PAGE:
(New Scientist) The most successful treatment for type 2 diabetes may work by changing the makeup of gut bacteria.
Metformin is commonly prescribed to help people with type 2 diabetes control their blood sugar. It is also being tested as an anti-ageing treatment.
The drug is generally believed to work by reducing the amount of glucose made in the liver, which would in turn lower blood sugar levels. But some observations suggest this isn’t the whole story.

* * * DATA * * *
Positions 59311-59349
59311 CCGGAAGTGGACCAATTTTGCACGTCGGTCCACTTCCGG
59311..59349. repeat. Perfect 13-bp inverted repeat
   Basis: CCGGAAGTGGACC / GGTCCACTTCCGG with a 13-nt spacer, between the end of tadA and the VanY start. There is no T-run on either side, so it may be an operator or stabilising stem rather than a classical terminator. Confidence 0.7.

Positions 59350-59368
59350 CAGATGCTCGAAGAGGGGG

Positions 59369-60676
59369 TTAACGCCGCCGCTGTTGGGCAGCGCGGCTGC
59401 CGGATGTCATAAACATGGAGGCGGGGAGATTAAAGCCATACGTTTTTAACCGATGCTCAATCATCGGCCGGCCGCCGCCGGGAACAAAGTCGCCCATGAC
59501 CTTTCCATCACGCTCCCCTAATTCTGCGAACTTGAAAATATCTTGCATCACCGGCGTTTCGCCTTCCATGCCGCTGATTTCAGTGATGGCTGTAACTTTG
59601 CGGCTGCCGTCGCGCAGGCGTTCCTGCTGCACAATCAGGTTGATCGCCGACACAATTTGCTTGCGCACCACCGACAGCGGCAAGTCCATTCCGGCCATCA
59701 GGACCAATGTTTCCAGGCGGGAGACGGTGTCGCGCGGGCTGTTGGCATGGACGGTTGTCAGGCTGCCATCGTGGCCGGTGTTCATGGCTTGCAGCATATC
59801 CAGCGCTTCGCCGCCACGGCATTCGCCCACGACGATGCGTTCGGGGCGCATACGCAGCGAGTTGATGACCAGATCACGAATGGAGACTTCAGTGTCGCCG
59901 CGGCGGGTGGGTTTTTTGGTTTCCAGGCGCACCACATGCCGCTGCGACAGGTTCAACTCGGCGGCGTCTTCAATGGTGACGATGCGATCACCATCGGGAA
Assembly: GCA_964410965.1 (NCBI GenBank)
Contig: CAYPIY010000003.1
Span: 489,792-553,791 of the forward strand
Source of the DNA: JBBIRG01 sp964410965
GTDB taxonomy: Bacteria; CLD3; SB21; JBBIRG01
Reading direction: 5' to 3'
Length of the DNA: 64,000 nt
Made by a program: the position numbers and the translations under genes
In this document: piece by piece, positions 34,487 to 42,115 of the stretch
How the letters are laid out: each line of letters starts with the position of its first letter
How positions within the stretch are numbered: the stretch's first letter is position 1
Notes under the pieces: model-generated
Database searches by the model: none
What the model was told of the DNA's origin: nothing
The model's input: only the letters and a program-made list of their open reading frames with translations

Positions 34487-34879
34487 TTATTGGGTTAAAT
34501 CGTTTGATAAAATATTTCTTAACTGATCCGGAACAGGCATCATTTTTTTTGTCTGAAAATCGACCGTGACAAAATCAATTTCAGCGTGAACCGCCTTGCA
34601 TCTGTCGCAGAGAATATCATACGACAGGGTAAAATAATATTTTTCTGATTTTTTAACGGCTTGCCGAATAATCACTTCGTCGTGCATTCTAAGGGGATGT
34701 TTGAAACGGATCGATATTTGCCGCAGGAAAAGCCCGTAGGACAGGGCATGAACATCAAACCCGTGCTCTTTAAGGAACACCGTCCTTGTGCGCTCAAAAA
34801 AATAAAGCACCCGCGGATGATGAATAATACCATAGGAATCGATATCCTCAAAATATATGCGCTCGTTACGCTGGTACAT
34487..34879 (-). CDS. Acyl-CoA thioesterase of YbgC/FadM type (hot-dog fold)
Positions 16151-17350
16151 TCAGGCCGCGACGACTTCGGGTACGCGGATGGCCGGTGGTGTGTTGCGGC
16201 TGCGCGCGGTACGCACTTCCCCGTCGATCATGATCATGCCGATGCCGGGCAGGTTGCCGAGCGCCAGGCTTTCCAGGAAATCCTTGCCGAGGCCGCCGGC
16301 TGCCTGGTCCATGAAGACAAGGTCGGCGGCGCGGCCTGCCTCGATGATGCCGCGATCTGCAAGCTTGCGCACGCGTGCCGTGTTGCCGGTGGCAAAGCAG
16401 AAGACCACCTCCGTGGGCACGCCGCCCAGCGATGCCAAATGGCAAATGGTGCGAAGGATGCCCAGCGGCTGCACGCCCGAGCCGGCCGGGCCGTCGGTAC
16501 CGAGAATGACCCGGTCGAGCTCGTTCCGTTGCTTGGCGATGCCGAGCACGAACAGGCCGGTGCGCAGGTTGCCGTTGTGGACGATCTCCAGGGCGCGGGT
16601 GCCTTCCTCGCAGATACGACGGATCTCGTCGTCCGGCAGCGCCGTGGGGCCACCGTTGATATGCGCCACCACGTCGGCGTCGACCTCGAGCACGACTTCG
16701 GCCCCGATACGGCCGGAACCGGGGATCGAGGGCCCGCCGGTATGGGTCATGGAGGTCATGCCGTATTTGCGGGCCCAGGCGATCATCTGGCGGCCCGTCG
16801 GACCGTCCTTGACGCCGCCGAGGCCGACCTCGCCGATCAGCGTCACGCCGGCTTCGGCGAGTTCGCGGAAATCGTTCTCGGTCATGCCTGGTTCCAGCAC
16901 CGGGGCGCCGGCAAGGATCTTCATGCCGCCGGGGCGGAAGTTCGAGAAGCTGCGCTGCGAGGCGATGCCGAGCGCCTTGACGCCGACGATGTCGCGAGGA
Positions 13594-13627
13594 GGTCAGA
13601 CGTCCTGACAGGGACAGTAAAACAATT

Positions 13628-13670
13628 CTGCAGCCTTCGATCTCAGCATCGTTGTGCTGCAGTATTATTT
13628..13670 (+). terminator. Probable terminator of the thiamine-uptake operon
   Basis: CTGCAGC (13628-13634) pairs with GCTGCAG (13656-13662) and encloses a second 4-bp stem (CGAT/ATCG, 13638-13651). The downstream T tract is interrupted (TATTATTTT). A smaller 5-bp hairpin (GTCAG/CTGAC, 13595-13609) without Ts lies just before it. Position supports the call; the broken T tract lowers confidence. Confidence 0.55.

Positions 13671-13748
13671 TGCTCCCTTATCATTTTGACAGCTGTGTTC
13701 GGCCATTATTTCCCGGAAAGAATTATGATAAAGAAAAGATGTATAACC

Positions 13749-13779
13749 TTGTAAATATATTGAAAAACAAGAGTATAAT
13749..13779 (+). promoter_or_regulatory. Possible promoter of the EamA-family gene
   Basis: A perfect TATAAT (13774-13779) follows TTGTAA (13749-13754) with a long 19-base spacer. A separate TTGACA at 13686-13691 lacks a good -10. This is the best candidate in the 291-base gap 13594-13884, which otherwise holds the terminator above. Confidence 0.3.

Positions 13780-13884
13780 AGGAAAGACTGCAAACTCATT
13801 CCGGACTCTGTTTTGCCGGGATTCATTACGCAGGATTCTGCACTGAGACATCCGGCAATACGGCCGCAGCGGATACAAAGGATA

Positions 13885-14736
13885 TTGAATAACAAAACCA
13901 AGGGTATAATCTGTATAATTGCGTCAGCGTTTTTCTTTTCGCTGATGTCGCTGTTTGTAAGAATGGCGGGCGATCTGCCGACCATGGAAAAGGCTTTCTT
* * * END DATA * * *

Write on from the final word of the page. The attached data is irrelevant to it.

For instance, a slow-release version of the drug appears to be just as effective, even though only small amounts of it ever reach the liver. And metformin works just as well in people with genetic variants that stop it from getting to the liver.
Fredrik Bäckhed at the University of Gothenburg, Sweden, and José Manuel Fernàndez-Real at the University of Girona, Spain, wondered if gut bacteria might play a role in the drug’s action. After all, the trillions of bugs that line our intestines have been linked to a range of diseases, and are known to influence drug metabolism.
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